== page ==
All inter-process interaction is driven by processor traps and the kernel’s three system calls: PUT, GET, and RET. PUT waits until a designated child stops, then copies a block of virtual memory and/or register state into the child, and also optionally: (a) copies the child’s entire virtual address space into a reference snapshot associated with the child; and/or (b) (re-)starts the child. GET waits until a designated child stops, then copies or merges a block of the child’s virtual memory, and/or the child’s final register state, back into the parent. A merge is like a copy, except Determinator copies only words that differ between the child’s current and reference snapshots into the parent’s address space, leaving all other words in the parent untouched. RET explicitly stops the current process, effectively returning control to the parent. Exceptions such as divide-by-zero in any process have the effect of a RET, providing the parent a status code indicating why the child stopped.
The above interaction model ensures global determinism because processes interact only at well-defined execution points determined by each process’s internal flow: namely when the parent does a GET or PUT and the designated child has stopped. The kernel gives ordinary processes no ability to wait for “the first child that stops,” nor to race each other to insert or remove items from message queues shared among multiple threads. See the underlying formal model  for more details.
If any process contains a bug causing an endless loop, other processes trying to synchronize with it might block forever. To address this risk and facilitate debugging, a processes can specify an instruction limit when it starts a child: the child and its descendants collectively execute at most this many instructions before the kernel forcibly returns control to the parent. Counting instructions enables processes to regain control of errant children without violating determinism, and also allows processes to “quantize” the execution of children and implement deterministic scheduling schemes [13, 5].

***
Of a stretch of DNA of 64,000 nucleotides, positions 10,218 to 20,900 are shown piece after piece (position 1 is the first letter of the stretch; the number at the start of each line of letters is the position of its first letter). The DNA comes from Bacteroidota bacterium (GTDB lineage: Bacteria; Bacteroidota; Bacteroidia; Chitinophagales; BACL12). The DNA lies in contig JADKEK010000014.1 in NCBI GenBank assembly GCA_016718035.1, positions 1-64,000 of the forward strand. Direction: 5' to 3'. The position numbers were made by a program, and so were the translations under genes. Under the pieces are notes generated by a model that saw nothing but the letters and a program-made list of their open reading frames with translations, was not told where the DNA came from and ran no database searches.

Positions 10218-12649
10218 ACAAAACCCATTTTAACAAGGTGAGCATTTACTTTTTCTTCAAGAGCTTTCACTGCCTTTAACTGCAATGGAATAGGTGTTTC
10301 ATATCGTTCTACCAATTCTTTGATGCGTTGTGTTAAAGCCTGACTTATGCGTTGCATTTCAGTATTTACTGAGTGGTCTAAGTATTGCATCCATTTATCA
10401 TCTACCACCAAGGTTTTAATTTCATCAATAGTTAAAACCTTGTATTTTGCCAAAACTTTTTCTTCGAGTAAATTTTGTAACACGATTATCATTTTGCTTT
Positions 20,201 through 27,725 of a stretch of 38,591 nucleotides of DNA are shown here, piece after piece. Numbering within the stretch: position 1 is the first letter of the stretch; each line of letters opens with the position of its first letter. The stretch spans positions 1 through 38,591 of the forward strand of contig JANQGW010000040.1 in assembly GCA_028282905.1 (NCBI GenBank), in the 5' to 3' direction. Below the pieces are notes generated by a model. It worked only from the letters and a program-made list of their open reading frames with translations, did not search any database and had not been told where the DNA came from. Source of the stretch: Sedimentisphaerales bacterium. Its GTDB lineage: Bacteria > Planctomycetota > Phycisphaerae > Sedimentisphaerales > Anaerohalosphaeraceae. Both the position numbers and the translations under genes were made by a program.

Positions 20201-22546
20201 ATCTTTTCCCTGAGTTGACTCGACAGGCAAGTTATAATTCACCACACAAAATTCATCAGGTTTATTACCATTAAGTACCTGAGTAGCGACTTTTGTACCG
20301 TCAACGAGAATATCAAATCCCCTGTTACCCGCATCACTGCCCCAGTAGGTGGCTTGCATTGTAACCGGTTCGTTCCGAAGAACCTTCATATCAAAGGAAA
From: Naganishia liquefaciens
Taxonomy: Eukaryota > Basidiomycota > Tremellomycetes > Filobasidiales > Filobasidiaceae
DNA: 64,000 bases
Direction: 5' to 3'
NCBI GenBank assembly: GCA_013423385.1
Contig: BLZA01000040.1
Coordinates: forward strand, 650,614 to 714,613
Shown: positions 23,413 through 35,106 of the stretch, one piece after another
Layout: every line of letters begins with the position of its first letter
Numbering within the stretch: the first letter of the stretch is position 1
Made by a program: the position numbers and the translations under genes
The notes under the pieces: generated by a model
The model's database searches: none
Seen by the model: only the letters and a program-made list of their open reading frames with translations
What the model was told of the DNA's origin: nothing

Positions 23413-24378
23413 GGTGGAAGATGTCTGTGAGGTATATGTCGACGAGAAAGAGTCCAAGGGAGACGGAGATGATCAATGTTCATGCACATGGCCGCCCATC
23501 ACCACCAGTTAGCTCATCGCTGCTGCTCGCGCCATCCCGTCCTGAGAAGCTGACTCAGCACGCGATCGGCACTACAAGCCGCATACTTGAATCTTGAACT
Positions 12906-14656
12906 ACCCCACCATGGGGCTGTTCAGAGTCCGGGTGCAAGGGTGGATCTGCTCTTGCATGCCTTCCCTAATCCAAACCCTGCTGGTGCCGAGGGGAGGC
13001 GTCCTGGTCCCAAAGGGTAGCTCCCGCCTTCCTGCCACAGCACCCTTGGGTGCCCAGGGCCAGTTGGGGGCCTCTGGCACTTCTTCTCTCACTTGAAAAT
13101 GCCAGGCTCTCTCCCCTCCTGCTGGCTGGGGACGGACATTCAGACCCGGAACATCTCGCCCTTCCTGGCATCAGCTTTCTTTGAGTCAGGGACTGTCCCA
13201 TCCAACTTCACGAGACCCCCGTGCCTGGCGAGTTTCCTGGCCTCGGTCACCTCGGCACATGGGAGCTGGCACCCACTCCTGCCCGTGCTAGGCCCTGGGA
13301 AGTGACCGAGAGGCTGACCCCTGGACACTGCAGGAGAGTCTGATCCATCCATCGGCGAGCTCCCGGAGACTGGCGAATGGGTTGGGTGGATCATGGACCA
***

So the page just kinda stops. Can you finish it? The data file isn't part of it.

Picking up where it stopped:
4.3 Emulating Logically Shared State
Since the kernel permits processes to share no physical state, they can communicate only by copying data via GET and PUT. The kernel uses copy-on-write to optimize large virtual copies, and uses similar techniques to optimize merge operations, so merging a page that either the parent or the child have left unmodified requires only page-level remapping. Leveraging this efficient virtual copy primitive, the C library linked into each process implements logical shared state abstractions purely in user space. The C library emulates shared state by treating the guest’s process hierarchy like a distributed system. Each process maintains a replica of the shared state, and processes reconcile this state at well-defined synchronization points during program execution, as in replicated file systems  and distributed shared memory (DSM) systems .